Native American health care bill heads for governor’s desk

Measure had unanimous votes in both chambers

OLYMPIA — As the state legislative session begins to wind down to its April 28 conclusion, a Native American health care bill is headed to Gov. Jay Inslee’s desk with nary a negative vote.

The Washington Indian Health Improvement Act, co-sponsored by state Sen. Kevin Van De Wege of Sequim, would be established by SB 5415, which was approved 48-0 by the Senate on March 13 and 96-0 by the House on Thursday.

Van De Wege is one of three Democrats representing the 24th District, which covers Clallam and Jefferson counties and part of Grays Harbor County.

Indian Advisory Council

SB 5415 would establish a Governor’s Indian Advisory Council that would mandate adoption of a Native American health improvement plan every two years.

The bill aims to help a population that has high rates of mortality due to suicide, drug overdose, unintentional injury, obesity and medical conditions such as heart disease, diabetes and hypertension, according to the legislation (tinyurl.com/PDN-SB5415).

With Inslee’s signature, it would create the Indian Health Improvement Reinvestment Account, proceeds of which would be spent on projects, programs and activities identified in the advisory plan.

The account would be funded by savings realized by the state under which tribes receive a higher reimbursement rate on medical services than the state would get with regular Medicaid, 24th District state Rep. Steve Tharinger of Port Townsend said Friday.

In 2016, the federal Centers for Medicare and Medicaid Services allowed medical services provided to a Native American Medicaid enrollee to be reimbursed at the 100 percent federal match level through the tribal clinic if the clinic requests the service from a non-Indian Health Service or non-tribal health care provider who also is a Medicaid provider.

The service would be set up through a care coordination agreement between the tribal clinic and the non-tribal provider.

“The new state savings is reflected as the difference between the 100 percent federal match actually received for the service and the match that the state would have otherwise received for the service,” according to the House bill analysis (tinyurl.com/PDN-5415Analysis).

“The difference between the two goes into a fund for better outcomes and better services in Indian Country,” said Tharinger, a member of the House Health Care & Wellness Committee.

Similar legislation was considered last year but was too broad, said Tharinger, also a member of the governor’s Indian Health Advisory Council.

“His input was key in creating legislation that passed both chambers unanimously, as well as Sen. [John] McCoy, who is a Tulalip tribal member,” said Vickie Lowe of Sequim, executive director of the American Indian Health Commission (AIHC) and a Jamestown S’Klallam Tribe descendant.

The advisory council will oversee the tribal reinvestment account.

“When it gets up and going, we figure $15 million to $30 million a year will go back into the health care delivery system in Washington state,” Lowe said.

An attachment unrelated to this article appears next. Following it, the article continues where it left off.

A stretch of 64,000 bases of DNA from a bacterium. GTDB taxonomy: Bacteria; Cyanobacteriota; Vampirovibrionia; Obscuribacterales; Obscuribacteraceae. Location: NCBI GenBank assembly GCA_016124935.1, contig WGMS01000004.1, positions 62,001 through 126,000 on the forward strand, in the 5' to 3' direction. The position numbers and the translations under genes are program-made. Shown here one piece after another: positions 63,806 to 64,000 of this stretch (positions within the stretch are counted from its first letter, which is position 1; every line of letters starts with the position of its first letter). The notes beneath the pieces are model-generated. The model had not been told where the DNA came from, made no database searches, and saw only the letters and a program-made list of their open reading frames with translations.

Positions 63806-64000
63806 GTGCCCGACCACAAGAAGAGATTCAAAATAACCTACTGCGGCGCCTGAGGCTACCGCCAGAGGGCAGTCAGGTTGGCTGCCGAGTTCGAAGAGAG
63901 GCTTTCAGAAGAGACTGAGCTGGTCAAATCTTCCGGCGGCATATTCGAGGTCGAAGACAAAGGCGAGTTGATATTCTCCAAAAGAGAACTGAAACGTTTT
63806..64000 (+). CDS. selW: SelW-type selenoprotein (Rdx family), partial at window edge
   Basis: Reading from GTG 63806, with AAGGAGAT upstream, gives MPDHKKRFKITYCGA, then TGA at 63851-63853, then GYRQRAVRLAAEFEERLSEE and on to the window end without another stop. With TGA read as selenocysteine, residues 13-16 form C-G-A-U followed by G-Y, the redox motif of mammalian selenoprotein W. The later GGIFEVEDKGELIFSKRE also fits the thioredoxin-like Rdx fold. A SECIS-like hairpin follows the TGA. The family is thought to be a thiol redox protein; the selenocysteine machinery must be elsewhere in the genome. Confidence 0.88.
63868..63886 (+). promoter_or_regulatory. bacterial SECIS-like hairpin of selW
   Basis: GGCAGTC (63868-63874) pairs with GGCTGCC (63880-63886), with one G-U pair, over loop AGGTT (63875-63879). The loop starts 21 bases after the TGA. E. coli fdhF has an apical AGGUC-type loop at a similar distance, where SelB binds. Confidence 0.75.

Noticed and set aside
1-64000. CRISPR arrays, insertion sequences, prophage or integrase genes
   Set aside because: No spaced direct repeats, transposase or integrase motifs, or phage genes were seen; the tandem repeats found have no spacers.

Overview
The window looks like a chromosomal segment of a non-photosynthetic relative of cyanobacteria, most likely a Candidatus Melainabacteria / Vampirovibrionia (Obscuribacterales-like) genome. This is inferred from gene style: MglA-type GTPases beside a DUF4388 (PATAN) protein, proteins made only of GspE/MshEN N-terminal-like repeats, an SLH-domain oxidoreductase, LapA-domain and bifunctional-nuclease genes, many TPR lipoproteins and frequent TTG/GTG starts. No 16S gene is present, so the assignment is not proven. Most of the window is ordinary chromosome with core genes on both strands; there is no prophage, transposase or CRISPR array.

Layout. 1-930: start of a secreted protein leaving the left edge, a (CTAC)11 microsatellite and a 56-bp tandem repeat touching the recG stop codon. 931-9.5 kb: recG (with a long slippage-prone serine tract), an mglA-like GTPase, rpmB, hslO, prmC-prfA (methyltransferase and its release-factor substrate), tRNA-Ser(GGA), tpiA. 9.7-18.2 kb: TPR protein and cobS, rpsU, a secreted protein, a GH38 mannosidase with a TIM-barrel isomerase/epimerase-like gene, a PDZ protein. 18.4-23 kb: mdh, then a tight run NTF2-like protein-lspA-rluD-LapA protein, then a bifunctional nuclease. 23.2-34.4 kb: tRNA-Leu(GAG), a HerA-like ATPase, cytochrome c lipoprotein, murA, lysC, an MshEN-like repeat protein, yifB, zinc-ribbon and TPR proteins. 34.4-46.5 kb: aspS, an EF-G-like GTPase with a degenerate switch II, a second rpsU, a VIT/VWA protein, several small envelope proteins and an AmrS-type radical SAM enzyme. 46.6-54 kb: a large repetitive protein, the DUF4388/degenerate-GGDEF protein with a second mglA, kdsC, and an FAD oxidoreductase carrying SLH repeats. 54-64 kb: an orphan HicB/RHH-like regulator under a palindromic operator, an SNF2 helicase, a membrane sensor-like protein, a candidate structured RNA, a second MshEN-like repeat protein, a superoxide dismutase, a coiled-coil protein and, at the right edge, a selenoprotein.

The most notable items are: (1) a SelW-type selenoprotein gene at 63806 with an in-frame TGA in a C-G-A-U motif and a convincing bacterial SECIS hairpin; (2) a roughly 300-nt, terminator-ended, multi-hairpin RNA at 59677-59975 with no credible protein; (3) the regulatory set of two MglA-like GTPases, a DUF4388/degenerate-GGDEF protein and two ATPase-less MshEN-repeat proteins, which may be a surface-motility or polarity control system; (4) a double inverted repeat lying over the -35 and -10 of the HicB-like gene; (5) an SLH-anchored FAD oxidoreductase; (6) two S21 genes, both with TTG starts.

Savings are realized by the Native American health care clinics contracting with specialty providers and billing the state for the 100 percent federal medical assistance percentage paid by the federal government, she said.

“We can pay more than the Medicaid is paying,” Lowe said.

The legislation will enable the clinics, many of which see non-Native American patients, to build more facilities, pay more providers “and can be more innovative and address issues in a way that we don’t get to normally, so we’re very excited about it,” Lowe said.

Van De Wege said the five tribes in Clallam County among the state’s 29 tribes are at a disadvantage due to their location.

“Anything we can do to make the tribes healthier helps them and helps the state long-term,” he said.

State Rep. Mike Chapman of Port Angeles, also a 24th District lawmaker, noted the unanimous votes in both chambers.

“There’s no controversy there,” he said.

“It brings parity to Native American folks and brings up the reimbursement rate for the health care.”

The three 24th District legislators said Friday they expect the House and Senate to agree on a 2019-21 budget by April 28.

Lawmakers continue to negotiate on legislation to allow school districts to raise additional funds through levies for hard-pressed extracurricular programs and activities, Van De Wege said, adding in an email that it will be “a primary focus” in the final days of the session.

Chapman said he would vote in favor giving school districts the authority to raise the levy cap.

“I’m all for giving local school districts more authority and allowing local voters to decide what they want to fund,” he said, adding that what it comes down to is “local control.”

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Senior Staff Writer Paul Gottlieb can be reached at 360-452-2345, ext. 55650, or at pgottlieb@peninsuladailynews.com.

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